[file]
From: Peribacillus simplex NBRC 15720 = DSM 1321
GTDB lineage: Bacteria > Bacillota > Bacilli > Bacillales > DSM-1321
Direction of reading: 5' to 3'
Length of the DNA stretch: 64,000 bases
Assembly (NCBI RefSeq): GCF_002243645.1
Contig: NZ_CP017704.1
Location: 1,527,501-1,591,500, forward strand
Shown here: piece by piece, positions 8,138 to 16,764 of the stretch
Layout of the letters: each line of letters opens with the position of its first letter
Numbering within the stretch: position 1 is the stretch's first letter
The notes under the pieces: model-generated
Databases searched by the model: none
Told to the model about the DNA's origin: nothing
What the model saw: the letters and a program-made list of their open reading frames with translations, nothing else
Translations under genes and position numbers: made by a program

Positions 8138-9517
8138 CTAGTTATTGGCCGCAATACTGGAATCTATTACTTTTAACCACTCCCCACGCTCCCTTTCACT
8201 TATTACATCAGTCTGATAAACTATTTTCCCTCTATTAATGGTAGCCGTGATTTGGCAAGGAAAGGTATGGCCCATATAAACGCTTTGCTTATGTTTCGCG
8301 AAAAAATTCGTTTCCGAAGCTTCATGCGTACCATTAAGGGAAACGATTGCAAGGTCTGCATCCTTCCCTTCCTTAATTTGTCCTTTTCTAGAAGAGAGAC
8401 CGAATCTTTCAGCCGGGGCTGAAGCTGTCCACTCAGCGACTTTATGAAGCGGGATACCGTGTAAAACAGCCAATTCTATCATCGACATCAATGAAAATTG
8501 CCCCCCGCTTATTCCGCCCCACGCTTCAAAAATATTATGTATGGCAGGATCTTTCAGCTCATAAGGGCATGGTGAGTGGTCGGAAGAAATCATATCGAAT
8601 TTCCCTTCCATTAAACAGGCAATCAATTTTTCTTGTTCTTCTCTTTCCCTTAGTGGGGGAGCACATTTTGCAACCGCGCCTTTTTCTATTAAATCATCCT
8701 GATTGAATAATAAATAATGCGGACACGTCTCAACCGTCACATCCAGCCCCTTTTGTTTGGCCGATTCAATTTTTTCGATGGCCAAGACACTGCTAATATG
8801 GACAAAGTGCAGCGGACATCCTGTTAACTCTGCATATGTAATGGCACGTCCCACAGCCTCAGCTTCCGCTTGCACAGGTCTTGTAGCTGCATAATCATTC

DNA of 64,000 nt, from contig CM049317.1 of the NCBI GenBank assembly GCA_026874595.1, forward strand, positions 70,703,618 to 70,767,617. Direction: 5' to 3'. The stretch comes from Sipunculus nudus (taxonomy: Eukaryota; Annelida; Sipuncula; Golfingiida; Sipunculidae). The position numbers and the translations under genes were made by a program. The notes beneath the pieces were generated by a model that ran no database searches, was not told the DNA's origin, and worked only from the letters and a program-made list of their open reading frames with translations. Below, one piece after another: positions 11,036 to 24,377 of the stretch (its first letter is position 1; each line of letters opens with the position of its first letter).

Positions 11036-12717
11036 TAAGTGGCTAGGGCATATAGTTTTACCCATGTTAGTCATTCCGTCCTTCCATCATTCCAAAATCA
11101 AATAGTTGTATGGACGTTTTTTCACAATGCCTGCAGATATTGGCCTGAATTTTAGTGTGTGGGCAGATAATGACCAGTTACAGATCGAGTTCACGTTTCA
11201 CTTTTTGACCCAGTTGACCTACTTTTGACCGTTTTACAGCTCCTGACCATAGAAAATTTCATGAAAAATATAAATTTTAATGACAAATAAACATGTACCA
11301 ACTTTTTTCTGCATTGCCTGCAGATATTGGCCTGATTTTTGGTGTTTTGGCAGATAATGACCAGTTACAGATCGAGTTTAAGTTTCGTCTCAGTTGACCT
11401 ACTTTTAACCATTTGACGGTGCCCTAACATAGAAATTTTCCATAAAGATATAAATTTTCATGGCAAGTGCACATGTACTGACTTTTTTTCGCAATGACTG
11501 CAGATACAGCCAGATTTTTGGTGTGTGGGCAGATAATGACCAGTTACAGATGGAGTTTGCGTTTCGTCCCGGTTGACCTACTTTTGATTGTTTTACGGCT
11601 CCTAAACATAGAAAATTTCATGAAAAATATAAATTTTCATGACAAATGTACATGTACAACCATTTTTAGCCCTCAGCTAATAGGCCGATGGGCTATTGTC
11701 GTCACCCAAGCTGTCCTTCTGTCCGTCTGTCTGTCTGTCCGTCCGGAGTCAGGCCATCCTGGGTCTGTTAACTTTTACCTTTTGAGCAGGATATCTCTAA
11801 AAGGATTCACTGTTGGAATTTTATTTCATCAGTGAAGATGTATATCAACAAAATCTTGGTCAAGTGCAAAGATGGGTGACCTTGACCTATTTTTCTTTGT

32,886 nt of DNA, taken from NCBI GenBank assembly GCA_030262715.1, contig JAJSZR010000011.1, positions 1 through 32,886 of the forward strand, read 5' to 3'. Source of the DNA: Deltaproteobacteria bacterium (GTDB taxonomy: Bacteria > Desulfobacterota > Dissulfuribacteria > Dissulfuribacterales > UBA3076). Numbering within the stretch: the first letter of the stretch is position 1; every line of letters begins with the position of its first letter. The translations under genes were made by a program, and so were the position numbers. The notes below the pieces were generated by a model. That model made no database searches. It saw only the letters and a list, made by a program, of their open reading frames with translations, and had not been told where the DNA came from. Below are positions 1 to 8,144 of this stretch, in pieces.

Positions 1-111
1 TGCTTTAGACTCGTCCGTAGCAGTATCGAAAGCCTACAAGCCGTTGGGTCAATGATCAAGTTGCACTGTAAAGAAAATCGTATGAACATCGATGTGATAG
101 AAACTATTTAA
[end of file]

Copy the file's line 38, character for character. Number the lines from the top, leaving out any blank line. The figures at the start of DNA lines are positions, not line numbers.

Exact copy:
1 TGCTTTAGACTCGTCCGTAGCAGTATCGAAAGCCTACAAGCCGTTGGGTCAATGATCAAGTTGCACTGTAAAGAAAATCGTATGAACATCGATGTGATAG